Cockfights, which in Balinese are known as tajen, meklecan or ngadu, are required at temple and purification (mecaru) ceremonies. No one knows when they started. The Tabuh Rah ritual to expel evil spirits always has a cockfight to spill the blood. Tabuh Rah literally means pouring blood. There are ancient texts disclosing that the ritual has existed for centuries. It is mentioned in the Batur Bang Inscriptions I from the year 933 and the Batuan Inscription from the year 944 (on the Balinese calendar). The blood of the loser spills on the ground, an offering to the evil spirits. Three cockfights are necessary for this purpose. Only men participate. Women do not even watch.
To the Balinese cockfighting is much more than a religious ritual. Raffles in his History of Java commented,
“their predominant passions are gaming and cockfighting. In these amusements, when at peace with the neighbouring states, all the vehemence and energy of their character and spirit is called forth and exhausted.”
Men travel to cockfights with their roosters. They sit in a circle in the wantilan or an open area. Women sell lawar (mixed vegetables and meat), grilled pork, chicken satay, snacks and colourful drinks.
Each fight is treated equally and, as soon as one fight ends, men look for a suitable match for the next. They try to match cocks of equal ability for a good fight. The fight should be unpredictable. If there is an imbalance, the spur on the stronger bird is adjusted slightly to give him a handicap.
The expert spur affixers affix the spurs. The sharp steel spurs, called taji, are single blades, about four or five inches long, tied around the leg with string. Spurs are sharpened only at eclipses and during a dark moon and should not be seen by women. The word for cockfight, tajen, comes from tajian, the taji being the blade.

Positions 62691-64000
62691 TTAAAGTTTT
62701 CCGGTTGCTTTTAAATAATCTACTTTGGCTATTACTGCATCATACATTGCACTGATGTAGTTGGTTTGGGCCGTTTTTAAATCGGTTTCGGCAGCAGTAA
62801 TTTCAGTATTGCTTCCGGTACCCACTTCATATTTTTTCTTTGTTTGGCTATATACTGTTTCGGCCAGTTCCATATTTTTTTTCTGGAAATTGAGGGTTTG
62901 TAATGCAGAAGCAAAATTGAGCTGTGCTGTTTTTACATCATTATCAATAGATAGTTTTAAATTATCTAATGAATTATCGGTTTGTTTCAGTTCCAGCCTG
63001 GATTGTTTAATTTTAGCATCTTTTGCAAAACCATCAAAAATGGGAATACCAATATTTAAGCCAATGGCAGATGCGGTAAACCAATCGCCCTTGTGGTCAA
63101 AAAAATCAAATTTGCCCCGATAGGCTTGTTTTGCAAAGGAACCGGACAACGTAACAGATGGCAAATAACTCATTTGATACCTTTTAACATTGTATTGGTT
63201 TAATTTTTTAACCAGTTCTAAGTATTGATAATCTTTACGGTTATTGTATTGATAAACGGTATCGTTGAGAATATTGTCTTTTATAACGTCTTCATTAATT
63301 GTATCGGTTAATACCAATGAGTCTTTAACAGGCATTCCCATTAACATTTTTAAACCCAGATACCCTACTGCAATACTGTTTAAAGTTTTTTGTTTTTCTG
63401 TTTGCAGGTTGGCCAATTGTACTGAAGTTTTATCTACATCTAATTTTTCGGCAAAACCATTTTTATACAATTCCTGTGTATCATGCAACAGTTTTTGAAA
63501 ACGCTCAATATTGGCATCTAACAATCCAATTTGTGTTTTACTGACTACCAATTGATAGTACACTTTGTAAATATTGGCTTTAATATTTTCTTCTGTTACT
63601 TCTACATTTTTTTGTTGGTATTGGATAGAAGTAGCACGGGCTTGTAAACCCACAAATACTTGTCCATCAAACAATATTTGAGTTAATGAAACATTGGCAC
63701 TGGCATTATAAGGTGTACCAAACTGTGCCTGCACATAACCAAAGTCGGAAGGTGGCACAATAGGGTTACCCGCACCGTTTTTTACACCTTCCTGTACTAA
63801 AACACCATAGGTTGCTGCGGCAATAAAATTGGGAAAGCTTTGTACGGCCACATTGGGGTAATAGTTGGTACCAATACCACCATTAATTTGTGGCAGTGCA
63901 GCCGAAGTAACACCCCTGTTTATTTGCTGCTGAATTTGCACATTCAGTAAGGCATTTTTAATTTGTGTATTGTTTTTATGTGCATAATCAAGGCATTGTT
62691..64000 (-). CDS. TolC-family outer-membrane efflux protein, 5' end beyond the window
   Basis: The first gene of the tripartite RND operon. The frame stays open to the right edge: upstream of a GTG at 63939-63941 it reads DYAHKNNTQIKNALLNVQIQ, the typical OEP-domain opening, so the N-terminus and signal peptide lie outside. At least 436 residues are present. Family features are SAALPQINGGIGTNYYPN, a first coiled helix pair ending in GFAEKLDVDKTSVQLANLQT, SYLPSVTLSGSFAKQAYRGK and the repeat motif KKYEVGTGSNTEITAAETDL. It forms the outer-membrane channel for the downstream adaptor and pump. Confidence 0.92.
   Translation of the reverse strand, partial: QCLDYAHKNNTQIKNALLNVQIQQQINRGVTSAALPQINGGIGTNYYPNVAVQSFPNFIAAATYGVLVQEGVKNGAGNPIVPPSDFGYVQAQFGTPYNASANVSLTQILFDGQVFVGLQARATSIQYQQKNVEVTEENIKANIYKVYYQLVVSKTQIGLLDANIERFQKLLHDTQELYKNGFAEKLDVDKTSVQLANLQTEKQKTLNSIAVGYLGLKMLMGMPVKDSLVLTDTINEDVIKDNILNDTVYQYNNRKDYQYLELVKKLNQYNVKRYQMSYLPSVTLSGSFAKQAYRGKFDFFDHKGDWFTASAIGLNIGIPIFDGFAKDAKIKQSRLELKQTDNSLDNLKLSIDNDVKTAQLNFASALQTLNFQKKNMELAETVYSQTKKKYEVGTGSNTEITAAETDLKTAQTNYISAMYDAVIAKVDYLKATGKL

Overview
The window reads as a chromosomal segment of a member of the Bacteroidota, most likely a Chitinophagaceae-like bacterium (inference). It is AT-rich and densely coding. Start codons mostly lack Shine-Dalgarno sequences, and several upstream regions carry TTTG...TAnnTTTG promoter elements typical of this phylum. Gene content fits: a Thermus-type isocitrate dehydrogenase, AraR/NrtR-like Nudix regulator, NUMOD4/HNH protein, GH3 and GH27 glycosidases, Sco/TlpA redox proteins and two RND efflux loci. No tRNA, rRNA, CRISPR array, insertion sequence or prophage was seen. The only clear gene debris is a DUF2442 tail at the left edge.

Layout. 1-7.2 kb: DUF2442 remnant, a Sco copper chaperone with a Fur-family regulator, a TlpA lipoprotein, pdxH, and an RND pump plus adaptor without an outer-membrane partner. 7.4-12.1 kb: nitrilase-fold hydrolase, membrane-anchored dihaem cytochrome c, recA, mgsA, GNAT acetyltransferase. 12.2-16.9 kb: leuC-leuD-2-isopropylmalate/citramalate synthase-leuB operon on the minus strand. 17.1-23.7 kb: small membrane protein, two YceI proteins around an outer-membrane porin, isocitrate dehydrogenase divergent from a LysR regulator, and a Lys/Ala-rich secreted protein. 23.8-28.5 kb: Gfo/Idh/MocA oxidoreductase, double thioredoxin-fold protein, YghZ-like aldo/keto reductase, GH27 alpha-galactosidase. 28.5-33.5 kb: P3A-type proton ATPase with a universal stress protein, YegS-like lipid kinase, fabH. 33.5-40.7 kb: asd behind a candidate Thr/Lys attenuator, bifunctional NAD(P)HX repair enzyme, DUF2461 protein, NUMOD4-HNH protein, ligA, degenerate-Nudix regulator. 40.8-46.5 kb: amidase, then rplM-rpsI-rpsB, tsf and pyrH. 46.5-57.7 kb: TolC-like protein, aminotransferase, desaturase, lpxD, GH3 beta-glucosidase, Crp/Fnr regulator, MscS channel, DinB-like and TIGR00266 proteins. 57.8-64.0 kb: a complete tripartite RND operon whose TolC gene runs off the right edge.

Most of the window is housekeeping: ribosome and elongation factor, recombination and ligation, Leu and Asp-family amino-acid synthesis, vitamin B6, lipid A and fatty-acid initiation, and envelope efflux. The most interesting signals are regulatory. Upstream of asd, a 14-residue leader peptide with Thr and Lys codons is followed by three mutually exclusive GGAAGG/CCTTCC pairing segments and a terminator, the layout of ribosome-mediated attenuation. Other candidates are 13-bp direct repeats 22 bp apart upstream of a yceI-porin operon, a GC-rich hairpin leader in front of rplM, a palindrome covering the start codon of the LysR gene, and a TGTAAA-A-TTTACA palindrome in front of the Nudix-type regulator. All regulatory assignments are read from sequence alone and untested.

Once done the cocks are placed on the ground in the middle of the ring. The timekeeper sits at a desk on the right hand corner. He pierces a coconut with a small hole and puts it in a bucket of water. It takes about 21 seconds to sink. At the start and end he beats a kulkul, a slit drum. During this time of 21 seconds the cocks must be left alone. If they have not fought, they can be picked up and encouraged.
The process is repeated. If they still refuse to fight, both are put into a wicker cage and they always fight then. If this is not necessary and they fight on their own, as soon as one is injured, the cock that landed the blow is picked up, so that both birds are not injured.
The coconut is now sunk three times. Then the one that landed the blow is put down to walk around for another coconut sinking period. He is then picked up and the coconut is sunk twice more and the fight has to start again. The interval will have taken about two minutes, during which time the injured bird will be tended. The second round is the final one. Usually the one that landed the first bow lands another fatal blow. The loser is the one that dies first.